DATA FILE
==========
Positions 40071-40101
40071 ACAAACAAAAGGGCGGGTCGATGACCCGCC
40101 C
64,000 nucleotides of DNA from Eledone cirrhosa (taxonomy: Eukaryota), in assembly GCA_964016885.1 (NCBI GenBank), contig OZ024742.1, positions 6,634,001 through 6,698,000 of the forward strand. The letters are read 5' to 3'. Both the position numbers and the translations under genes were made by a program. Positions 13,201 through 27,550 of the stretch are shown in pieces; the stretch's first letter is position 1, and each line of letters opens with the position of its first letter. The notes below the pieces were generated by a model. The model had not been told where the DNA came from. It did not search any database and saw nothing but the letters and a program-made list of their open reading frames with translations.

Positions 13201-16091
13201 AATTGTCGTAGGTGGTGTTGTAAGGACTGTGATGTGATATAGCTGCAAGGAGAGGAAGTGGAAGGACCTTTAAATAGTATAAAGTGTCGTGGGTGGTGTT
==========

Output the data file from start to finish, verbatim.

Positions 40071-40101
40071 ACAAACAAAAGGGCGGGTCGATGACCCGCC
40101 C
64,000 nucleotides of DNA from Eledone cirrhosa (taxonomy: Eukaryota), in assembly GCA_964016885.1 (NCBI GenBank), contig OZ024742.1, positions 6,634,001 through 6,698,000 of the forward strand. The letters are read 5' to 3'. Both the position numbers and the translations under genes were made by a program. Positions 13,201 through 27,550 of the stretch are shown in pieces; the stretch's first letter is position 1, and each line of letters opens with the position of its first letter. The notes below the pieces were generated by a model. The model had not been told where the DNA came from. It did not search any database and saw nothing but the letters and a program-made list of their open reading frames with translations.

Positions 13201-16091
13201 AATTGTCGTAGGTGGTGTTGTAAGGACTGTGATGTGATATAGCTGCAAGGAGAGGAAGTGGAAGGACCTTTAAATAGTATAAAGTGTCGTGGGTGGTGTT